Narrowing of the carotid arteries have historically been treated with a carotid artery endarterectomy. However, the results of the CREST study, published in The New England Journal of Medicine, suggest that a less invasive stent is a viable treatment for narrowed neck arteries, the AHA stated.
At 10 years, there was no significant difference between patients who received endarterectomy or stenting in periprocedural stroke, incidence of MI or death, or subsequent stroke.

5. Simultaneous management of BP and cholesterol
The HOPE-3 study, whose findings were published in three articles in The New England Journal of Medicine, showed that reducing BP and cholesterol is more beneficial to patients at intermediate CV risk than doing either alone, the AHA stated in the release.
Compared with placebo, patients treated with statins had lower CV, MI and stroke risks, and the findings supported the notion that Asian and Hispanic populations benefit from statin therapy.

6. Lifestyle habits could alter genetic CV risks
Research published in the New England Journal of Medicine suggests that people with high genetic CV risk can potentially “stack the deck” in their favor if they adopt favorable lifestyle habits, according to the release.
In participants at high genetic CV risk from four cohorts, favorable lifestyle was associated with almost 50% lower 10-year CVD incidence vs. unfavorable lifestyle including smoking, obesity, lack of exercise and poor diet.

7. Disparity in counseling women and minorities with HF
Women and minority patients who are eligible for an implantable cardioverter defibrillator are often insufficiently counseled about device use, according to at 21,000-patient study published in Circulation.
Four out of five patients with HF who are eligible for ICD counseling did not receive it, with higher rates among women and minorities. Among those who received counseling, women and minority individuals were less likely to receive an ICD.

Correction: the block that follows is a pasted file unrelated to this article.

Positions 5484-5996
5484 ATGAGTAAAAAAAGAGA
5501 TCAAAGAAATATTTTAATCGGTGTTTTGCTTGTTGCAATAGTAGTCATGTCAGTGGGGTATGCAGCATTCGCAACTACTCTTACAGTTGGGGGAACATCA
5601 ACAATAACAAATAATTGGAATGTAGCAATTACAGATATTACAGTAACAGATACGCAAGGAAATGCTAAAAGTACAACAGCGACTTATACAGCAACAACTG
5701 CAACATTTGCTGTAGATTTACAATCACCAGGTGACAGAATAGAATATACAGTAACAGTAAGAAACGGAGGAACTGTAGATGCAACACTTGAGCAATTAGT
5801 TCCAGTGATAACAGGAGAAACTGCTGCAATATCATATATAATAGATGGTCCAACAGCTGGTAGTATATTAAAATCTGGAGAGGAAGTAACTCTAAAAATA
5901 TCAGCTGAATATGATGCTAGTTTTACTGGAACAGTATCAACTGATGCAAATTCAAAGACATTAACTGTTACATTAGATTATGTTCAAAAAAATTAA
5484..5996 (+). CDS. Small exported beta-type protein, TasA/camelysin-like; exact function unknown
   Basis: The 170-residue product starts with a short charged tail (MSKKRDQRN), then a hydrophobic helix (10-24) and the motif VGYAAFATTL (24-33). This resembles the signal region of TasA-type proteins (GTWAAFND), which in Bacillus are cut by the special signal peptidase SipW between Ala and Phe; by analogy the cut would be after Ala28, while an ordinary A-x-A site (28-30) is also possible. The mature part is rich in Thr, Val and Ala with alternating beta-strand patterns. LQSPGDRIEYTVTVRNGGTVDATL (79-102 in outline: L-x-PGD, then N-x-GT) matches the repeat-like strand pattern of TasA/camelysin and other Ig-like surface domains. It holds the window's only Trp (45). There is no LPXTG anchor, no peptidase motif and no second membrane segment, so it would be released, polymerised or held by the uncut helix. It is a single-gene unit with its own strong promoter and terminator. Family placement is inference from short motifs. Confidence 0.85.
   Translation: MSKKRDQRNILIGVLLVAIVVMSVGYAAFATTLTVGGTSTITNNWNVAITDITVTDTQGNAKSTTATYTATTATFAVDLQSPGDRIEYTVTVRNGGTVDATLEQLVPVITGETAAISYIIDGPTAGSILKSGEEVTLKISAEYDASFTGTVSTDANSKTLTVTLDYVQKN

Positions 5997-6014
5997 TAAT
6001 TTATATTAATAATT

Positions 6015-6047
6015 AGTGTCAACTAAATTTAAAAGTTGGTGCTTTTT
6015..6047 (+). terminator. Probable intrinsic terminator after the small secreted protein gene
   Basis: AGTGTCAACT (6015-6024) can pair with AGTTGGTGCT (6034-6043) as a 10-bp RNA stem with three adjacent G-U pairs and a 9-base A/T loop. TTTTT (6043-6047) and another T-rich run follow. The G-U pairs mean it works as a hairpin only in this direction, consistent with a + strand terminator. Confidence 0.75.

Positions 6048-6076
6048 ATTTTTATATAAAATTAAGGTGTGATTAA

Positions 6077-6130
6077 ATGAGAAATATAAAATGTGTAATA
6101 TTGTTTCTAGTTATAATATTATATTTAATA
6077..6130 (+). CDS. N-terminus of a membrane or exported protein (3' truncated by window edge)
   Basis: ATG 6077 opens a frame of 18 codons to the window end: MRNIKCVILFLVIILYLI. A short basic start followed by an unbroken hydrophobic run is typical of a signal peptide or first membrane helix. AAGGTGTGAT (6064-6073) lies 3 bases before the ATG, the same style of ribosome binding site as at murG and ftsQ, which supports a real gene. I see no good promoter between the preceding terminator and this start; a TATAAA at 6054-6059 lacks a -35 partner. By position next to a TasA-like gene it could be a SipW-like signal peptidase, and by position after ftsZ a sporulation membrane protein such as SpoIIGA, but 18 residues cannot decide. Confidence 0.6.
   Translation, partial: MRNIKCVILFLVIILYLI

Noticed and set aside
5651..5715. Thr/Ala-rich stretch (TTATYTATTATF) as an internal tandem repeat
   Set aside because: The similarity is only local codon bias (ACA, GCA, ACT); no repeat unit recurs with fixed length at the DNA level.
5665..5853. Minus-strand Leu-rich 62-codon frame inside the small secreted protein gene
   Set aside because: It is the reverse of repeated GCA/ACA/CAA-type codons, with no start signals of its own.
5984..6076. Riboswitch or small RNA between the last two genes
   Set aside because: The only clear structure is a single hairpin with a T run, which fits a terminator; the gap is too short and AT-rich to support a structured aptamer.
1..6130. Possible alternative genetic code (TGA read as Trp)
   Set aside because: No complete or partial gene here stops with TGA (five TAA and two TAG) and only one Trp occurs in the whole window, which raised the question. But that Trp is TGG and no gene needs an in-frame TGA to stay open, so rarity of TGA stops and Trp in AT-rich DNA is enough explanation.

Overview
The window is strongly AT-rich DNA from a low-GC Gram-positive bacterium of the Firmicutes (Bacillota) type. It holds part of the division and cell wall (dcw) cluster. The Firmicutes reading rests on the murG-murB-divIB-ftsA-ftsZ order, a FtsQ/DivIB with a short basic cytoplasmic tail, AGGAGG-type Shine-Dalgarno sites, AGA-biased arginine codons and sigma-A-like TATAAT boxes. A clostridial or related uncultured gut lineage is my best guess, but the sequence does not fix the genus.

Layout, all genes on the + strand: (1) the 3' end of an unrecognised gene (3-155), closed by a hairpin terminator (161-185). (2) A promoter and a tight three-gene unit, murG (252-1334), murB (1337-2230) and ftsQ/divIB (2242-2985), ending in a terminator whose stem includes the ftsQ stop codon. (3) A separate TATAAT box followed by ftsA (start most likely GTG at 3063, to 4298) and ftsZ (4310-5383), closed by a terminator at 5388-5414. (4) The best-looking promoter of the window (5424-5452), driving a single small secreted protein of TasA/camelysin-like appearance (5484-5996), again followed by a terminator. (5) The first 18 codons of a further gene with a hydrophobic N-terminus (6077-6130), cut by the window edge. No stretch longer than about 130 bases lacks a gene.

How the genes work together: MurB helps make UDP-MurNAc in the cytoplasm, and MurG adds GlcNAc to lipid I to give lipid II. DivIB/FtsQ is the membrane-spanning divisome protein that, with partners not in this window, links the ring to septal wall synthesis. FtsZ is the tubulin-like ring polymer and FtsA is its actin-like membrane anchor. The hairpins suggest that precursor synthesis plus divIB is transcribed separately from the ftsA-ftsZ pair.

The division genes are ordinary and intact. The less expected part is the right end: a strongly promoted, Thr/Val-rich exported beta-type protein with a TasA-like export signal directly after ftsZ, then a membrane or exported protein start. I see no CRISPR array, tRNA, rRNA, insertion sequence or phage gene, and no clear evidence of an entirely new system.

8. Syncope as sign for pulmonary embolism
Data from the PESIT study, published in The New England Journal of Medicine, which studied 560 patients who were admitted to the hospital for syncope, showed that having a set of criteria for testing patients for pulmonary embolism could be a life-saving preventative measure.
While syncope is not typically considered a major sign of PE, researchers found that PE was present in approximately one in six patients (18%) with syncope, the AHA stated in the release.

9. Stent retrievers successfully treat severe stroke
A meta-analysis published in The Lancet showed that patients with severe acute ischemic stroke treated promptly with stent retrievers had favorable outcomes, the AHA stated.

10. Two studies impact heart disease prevention
Two studies published in 2016 added much to the understanding of heart disease risk and how to prevent it, according to the AHA.
The first study, an analysis of the SPRINT trial published in JAMA, showed that lowering BP below 120 mm Hg systolic/90 mm Hg diastolic compared with 140 mm Hg systolic/90 mm Hg diastolic resulted in lower rates of death and CV events in patients aged 75 years and older. The findings could have implications for BP targets in geriatric populations.
Also in 2016, researchers identified a gene variant conferring lower risk for CHD and published their findings in The New England Journal of Medicine.
The ANGPTL4 gene governs the action of lipoprotein lipase (LPL), which is capable of breaking down triglycerides, which can contribute to CHD, the AHA stated.
Those with the variant had lower triglyceride levels, higher HDL levels, and lower CAD risk compared with those without it. The findings could lead to better control of triglyceride levels and new ways to treat and prevent CHD, according to the release.

No comments:

Post a Comment